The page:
First Queen of the Bands
By Louis B Homer South Bureau
TRINIDAD’S first Queen of the Bands, Esther Theodore, had ascended the throne in 1959 in the midst of controversy over the disparity in prize money paid at the Dimanche Gras show.
Ironically, the calypso finalists in this year’s competition threatened to boycott the event over the failure to increase the top prize to $1 million.
The Carnival Queen was then a beauty pageant and received several thousand dollars in prize money.
The Calypso King prize was a mere $50. Out of the disparity came the restructuring of the show by removing the Carnival Queen segment and replacing it with the judging of a Queen of the Bands.
It was against this background Theodore emerged as the first ever Queen of the Bands.
But after participating in Carnival for ten years, she renounced her involvement, claiming, “Playing mas or participating in Carnival is contrary to God’s laws as set out in the Bible.”
Before the queen show was removed, in 1955 Angela Graham won the contest and received $7,500 as prize money, while Spoiler, the winning calypsonian, received just $50.
It was seen as a case of discrimination. Some expressed the view that Carnival queens came from the elite class and no black girl was ever allowed to enter the competition.
There were calls for the queen show to be removed from the Dimanche Gras and a queen selected from among members of the bands.
The matter was brought to the attention of the then-chief minister, Dr Eric Williams, who, after considering the complaints, announced that the government was going to play a direct part in the Dimanche Gras show by setting up a Carnival Development Committee, the CDC, and the government would give financial assistance to increase the prize money.
The year 1959 was when changes came in the Carnival competition. The contestants came from several mas bands in Trinidad.
Theodore, a San Fernandian, won the competition with her portrayal of “Empress Alexander”, wife of Nicholas II of Russia.
She was a member of Clemy George’s southern presentation named Festival of Moscow.
George, a veteran bandleader, on achieving victory, said, “Winning the competition was no surprise to me. The moment Esther stepped on stage I knew she would win.”
In 1962, she was crowned Queen of the Bands for a second time when she portrayed “The Glory of the Pharaohs” in Mack Copeland’s band.
The prize included a trip to the Waldorf Astoria in New York, a prize donated by Hilton Hotel as part of its promotion drive for the newly built Trinidad Hilton hotel.
Of that trip, Theodore said, “When I went on the trip I became an ambassador for Trinidad and Tobago in the field of Carnival. It was the first time Carnival was played in New York. I had to visit several places to introduce Carnival as a tourist attraction. One of the finest places I visited was St Nicholas Arena.”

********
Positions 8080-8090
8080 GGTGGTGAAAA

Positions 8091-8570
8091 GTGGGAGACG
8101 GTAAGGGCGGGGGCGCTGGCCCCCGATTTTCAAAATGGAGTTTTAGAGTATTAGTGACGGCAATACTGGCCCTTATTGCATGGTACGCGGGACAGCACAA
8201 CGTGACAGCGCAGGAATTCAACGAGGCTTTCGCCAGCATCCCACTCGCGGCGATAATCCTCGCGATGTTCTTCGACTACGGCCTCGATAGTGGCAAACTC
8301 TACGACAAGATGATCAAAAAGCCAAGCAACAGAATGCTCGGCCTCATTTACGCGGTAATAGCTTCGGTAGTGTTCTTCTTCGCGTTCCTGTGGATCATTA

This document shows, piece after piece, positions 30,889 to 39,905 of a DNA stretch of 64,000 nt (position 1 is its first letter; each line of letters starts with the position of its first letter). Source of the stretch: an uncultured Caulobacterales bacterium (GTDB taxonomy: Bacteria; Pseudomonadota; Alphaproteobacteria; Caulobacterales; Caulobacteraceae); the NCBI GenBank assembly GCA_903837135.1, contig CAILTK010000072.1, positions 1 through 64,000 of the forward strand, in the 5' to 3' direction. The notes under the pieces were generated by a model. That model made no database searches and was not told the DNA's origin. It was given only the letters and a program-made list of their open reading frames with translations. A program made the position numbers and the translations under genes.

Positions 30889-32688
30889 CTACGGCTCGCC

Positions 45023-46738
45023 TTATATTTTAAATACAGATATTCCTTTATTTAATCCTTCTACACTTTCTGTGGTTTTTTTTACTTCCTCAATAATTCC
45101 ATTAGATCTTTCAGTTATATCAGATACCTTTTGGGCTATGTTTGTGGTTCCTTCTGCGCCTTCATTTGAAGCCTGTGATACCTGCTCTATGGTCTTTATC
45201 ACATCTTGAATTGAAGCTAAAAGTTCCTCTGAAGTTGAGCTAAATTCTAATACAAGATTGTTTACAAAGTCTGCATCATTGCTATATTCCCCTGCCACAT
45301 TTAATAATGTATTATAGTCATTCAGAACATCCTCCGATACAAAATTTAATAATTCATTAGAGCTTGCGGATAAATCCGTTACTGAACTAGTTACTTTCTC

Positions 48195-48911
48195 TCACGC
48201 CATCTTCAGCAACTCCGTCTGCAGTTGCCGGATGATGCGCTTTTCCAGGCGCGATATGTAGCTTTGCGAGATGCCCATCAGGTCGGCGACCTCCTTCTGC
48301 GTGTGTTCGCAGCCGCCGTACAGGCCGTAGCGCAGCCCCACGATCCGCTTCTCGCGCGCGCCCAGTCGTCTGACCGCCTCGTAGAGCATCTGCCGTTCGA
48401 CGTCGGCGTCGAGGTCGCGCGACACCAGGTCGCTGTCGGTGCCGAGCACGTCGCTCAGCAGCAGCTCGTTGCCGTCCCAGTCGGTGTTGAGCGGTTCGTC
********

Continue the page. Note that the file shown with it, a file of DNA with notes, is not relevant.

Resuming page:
The costume she wore on that occasion was described as a masterpiece. It was designed to fit a regal figure with a train 16 yards long and embroidered with symbols of Egyptian royalty and lotus flowers representing the “sun dance”.
There were also sacred emblems of the hawk, cobras and papyrus writings.
Her supporters were shocked when, shortly after her return from that trip, Theodore denounced Carnival and all that it had done for her.
She gave her supporters her reason by declaring, “What is glorious in the eyes of a young person soon becomes the subject of re-examination in later life.”
Declaring that she was not the first to denounce Carnival, Theodore said, “There were others before me. It is a pity I did not do it before.”
Theodore’s career as a mas player started when her younger brother, Henry, read in the newspapers that the government was taking over Carnival celebrations and that bigger and better prizes would be offered.
“He told me, you know you could make a nice costume and win the competition,” said Theodore.
“Later on I was approached by Clemy George to play in his band. Clemy brought the design, but I had to make several adjustments to suit local conditions. I entered the competition in San Fernando and came first. After that, I had to make other appearances before I could qualify for entrance in the Dimanche Gras show in Port of Spain. At that competition I defeated Petronilla Augustin and became the first Queen of the Bands.”
She recalled, “Even at that time I was doing something against my will. Flashes of my father’s resentment to Carnival came to me and suddenly there were no feelings of joy or anticipation. I was neither excited nor nervous on the night of the show at which I became the first Queen of the Bands.”
Theodore was born on Mucurapo Street, San Fernando, where her father ran a retail store.
“On that street I witnessed many immoral and illegal activities. My father had protected me from those activities. The family was not allowed to play mas, but my brother was a wire bender and I used to help him make costumes.”
She added, “Even at primary school the teachers recognised my artistic ability and encouraged me to help in making Carnival costumes for school competitions.”
“Throughout my life,” Theodore said, “I was forced to do things I did not want to do, but as an obedient person I did it to please my superiors. After playing mas for several years, I decided to settle down and engage in judging at Carnival competitions. The end of the journey came while presiding as a judge. I suddenly became ill and in the middle of judging I was forced to leave the stage and return home. Since that event I gave up everything to do with Carnival and gave my life entirely to God,” said Theodore.
She died in 1967.